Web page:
Developing Your Stable of Press Contacts


It may seem obvious, but when it comes to your press strategy, there is absolutely no substitute for a ‘Rolodex’ of contacts. While the physical Rolodex might not exist anymore, the idea of nurturing a stable of key contacts is very much alive and essential for a successful press strategy. blank-office-rolodexJust how you do that is where the rubber hits the road.

Think of your press contacts as someone you met on an online dating site. You know a little bit about them (and mostly what they want you to know) and you want to get to know them better. If this were, you’d ‘wink’ and write a clever note and wait for their response. For a writer you want to get to know, it’s as simple as saying hello and explaining how you think you can be of help to them. Here are some others tips that we use to nurture our press relationships.

Tips to keep in mind:

  1. Do Your Homework: Are there writers you love reading? What have they been writing? Can you see yourself or your winery in their column? If so, tell the writer just that. Keep your message short, but meaningful. Share what it is that you think is relevant to their readers.
  2. IRL: How many of the press you talk to by email, social media, and phone have you met face-to-face? Make it a goal to meet for coffee or a glass of wine. Take advantage of your market travel schedule to meet newspaper columnists and bloggers in smaller markets too.
  3. Start with your Supporters: Is there a writer you find yourself effortlessly communicating with? Suggest a time to go out for coffee or a drink to discuss what they’re working on. In addition to talking about your own clients, talk about other relevant brands as well. It’s important to be a trusted source within your industry.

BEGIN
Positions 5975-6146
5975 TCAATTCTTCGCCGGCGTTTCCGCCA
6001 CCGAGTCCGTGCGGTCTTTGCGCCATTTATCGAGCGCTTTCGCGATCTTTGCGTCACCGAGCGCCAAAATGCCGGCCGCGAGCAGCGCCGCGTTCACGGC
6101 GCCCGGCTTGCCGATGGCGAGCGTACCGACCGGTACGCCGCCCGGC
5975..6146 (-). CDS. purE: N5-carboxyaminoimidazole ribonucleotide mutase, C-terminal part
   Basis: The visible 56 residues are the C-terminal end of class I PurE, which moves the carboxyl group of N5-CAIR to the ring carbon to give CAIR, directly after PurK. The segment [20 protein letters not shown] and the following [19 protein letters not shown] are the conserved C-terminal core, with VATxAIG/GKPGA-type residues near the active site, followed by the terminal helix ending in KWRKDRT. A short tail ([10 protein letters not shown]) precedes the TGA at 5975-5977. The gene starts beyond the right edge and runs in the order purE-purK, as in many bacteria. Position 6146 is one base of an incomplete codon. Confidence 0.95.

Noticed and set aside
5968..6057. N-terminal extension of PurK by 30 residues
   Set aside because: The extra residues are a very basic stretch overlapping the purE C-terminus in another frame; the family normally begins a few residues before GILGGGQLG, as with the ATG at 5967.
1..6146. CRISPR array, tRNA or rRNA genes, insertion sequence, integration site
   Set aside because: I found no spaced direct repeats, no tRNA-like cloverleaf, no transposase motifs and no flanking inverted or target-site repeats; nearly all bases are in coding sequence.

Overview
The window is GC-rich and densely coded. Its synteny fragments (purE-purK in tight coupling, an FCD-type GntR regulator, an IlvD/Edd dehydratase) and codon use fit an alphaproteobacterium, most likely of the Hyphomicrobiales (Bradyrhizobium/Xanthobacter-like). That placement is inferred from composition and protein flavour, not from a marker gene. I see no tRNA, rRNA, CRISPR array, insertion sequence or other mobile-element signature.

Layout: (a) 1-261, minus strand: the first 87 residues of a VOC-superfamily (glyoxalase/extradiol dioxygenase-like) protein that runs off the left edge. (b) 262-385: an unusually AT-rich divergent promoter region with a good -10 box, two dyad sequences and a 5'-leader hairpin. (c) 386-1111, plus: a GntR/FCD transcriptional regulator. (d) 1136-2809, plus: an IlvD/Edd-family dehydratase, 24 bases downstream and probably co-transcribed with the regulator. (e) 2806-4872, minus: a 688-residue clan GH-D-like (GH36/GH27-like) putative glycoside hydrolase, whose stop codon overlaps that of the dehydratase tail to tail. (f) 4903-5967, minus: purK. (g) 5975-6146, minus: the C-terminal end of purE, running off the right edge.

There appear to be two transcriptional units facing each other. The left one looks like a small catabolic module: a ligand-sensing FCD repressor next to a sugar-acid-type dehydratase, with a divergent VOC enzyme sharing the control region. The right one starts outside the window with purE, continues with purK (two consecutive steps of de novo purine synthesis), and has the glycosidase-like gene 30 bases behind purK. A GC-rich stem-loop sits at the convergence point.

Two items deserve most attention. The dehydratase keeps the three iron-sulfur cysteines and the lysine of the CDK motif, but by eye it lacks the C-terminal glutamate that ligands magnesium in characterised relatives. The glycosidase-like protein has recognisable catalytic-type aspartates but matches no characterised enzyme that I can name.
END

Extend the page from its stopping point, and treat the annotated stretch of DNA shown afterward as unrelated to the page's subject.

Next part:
4. Beyond the Job: WHO are your best contacts really? Do they have a day job? Find out their hobbies and interests. Perhaps knowing that they’re an amateur mixologist or an avid gardener will help a future campaign.
  5. Mix it Up: While you’ll want to plug some of your latest projects, don’t have it be the only thing you talk about. Mix up the conversation by talking about work, life, etc. You’ll get a better sense of who this person is, and in the end, what types of stories they’re looking for.
  6. If you don’t ASK, you won’t GET: Depending on how the conversation is going, be honest and ask them what they think of a particular story idea. Consider the feedback they give you and use your judgment as to what to do with it.
  7. Say Thanks: There is no substitute for common courtesies. Make sure you send a brief e-mail the next day thanking them for taking the time to meet. Provide any information on specific projects you discussed and ask for any material they mentioned giving you.

If you work in PR and marketing, chances are you’ll get to know a lot of people over time. It’s so important to establish relationships both online and offline and try to make them as meaningful as possible. The journalist will appreciate your interest in knowing who they write for and what they have on their radar. Watch your results grow as your relationships do.

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